Ron Paul Wins CPAC Straw Poll
Jonathan Martin and Jessica Taylor of Politico note that the reaction to the announcement was less than polite.
Rep. Ron Paul, the libertarian-leaning Texas Republican who ran a quixotic bid for the Republican presidential nomination in 2008, was the top vote-getter in the Conservative Political Action Conference’s straw poll, capturing the support of 31 percent of those who participated in the contest.
Former Massachusetts Gov. Mitt Romney, who had won the CPAC straw poll for three consecutive years, took 22 percent of the vote. Former Alaska Gov. Sarah Palin won 7 percent and Minnesota Gov. Tim Pawlenty 6 percent. Pawlenty attended the conference; Palin did not.
Paul’s victory renders a straw poll that was already lightly contested among the likely 2012 GOP hopefuls all but irrelevant as the 74-year-old Texan is unlikely to be a serious contender for his party’s nomination.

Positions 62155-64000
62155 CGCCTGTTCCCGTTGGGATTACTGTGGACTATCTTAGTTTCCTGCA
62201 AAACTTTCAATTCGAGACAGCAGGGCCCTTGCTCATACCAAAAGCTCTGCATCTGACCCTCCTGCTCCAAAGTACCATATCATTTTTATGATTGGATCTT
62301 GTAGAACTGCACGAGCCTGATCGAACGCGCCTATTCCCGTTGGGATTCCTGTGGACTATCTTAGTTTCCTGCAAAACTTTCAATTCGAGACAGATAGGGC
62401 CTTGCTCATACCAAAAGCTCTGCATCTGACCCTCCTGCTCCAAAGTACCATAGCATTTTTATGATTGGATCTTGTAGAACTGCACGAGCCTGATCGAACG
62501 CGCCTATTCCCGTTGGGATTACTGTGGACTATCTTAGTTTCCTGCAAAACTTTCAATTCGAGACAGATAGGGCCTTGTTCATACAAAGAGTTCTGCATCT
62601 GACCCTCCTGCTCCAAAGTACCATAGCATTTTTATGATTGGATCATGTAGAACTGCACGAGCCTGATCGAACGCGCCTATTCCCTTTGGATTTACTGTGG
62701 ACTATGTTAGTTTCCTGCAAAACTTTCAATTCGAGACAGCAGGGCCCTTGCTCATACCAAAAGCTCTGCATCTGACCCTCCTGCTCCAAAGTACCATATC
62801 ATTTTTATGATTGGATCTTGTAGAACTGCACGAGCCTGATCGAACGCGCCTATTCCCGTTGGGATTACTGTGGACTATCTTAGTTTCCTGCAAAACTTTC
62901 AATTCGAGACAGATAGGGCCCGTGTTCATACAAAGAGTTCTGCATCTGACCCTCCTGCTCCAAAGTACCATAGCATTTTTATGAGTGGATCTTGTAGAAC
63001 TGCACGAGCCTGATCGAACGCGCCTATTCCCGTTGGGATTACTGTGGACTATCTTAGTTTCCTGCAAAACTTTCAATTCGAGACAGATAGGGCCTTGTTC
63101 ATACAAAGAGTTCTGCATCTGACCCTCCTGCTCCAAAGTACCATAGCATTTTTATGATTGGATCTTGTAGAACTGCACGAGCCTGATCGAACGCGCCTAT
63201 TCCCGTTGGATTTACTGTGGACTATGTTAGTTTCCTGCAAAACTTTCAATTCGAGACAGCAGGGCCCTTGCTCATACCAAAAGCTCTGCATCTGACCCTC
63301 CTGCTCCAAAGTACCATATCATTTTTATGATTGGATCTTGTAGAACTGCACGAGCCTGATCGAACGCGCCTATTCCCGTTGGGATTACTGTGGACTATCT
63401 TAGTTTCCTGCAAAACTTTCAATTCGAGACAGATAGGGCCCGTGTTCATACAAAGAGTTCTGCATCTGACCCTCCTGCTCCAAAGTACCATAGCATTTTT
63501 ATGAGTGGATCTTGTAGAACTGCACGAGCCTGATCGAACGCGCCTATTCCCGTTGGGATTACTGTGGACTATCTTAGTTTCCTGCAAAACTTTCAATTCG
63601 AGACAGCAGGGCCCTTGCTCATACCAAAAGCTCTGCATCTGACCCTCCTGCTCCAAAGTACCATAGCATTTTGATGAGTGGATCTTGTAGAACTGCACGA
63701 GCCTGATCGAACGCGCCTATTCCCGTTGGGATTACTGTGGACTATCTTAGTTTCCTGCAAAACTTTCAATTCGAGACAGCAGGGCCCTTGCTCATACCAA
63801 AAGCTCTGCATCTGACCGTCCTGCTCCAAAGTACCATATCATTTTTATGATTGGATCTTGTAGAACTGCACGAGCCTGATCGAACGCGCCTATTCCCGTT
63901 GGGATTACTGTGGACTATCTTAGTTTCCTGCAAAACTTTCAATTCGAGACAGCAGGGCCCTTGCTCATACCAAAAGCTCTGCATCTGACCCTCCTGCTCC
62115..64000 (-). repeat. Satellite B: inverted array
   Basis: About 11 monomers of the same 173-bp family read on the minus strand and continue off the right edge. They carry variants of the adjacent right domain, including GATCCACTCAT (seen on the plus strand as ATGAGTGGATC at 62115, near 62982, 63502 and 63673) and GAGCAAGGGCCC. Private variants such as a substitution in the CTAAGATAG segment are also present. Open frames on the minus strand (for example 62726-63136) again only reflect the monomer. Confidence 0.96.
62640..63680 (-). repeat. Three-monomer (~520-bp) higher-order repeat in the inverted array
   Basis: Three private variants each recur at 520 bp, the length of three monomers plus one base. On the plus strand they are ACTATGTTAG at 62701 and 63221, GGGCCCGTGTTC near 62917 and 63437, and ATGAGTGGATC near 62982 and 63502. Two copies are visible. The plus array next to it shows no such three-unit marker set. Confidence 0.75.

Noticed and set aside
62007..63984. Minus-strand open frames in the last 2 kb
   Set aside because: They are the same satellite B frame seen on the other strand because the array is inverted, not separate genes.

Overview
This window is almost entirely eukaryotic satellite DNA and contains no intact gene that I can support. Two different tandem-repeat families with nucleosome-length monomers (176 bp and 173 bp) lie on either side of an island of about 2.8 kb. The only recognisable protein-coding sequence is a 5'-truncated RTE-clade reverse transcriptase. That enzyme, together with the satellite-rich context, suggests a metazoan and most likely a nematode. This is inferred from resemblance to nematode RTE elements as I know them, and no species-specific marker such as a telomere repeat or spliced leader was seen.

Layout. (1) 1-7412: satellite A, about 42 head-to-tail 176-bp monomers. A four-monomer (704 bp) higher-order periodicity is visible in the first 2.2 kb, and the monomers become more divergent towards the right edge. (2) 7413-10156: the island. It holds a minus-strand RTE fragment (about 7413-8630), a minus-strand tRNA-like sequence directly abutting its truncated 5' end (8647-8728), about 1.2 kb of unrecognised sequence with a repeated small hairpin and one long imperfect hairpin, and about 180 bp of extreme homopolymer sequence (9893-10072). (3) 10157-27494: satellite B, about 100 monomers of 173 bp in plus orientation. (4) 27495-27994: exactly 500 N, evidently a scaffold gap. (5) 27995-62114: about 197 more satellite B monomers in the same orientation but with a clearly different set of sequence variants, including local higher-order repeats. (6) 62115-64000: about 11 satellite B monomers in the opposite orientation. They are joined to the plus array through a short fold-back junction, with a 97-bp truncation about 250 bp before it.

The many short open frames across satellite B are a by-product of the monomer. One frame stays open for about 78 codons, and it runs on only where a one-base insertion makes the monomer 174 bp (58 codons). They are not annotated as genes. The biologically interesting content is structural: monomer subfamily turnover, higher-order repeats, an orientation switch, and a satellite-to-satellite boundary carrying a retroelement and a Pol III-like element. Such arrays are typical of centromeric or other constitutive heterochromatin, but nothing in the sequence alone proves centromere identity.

As the results were displayed on twin large screens in the ballroom — and even before Republican pollster Tony Fabrizio could announce who won — a cascade of boos came down from a crowd that views Paul and his fervent supporters as an irritant. Paul’s backers responded with cheers, though, when their candidate was then proclaimed by Fabrizio as the winner.
CPAC organizers were plainly embarrassed by the results, which could reduce the perceived impact of a contest that was once thought to offer a window into which White House hopefuls were favored by movement conservatives.
As I noted at the outset of the conference, straw polls in general and the CPAC straw poll in particular are meaningless. Sam Brownback beat out John McCain in the 2007 straw poll and Romney beat McCain in 2008. As some will recall, McCain nonetheless went on to secure the nomination.
In this case, we see that Ron Paul can get out a lot of students to a limited participation contest and so can Mitt Romney. From Sarah Palin’s poor finish, we can see that you’re unlikely to do well in the straw poll if you don’t bother to attend the conference.
As to the booing, I wouldn’t take much from that, either. It’s an energized gathering of activists — mostly very young ones — who are predisposed to disliking everyone but their personal favorite.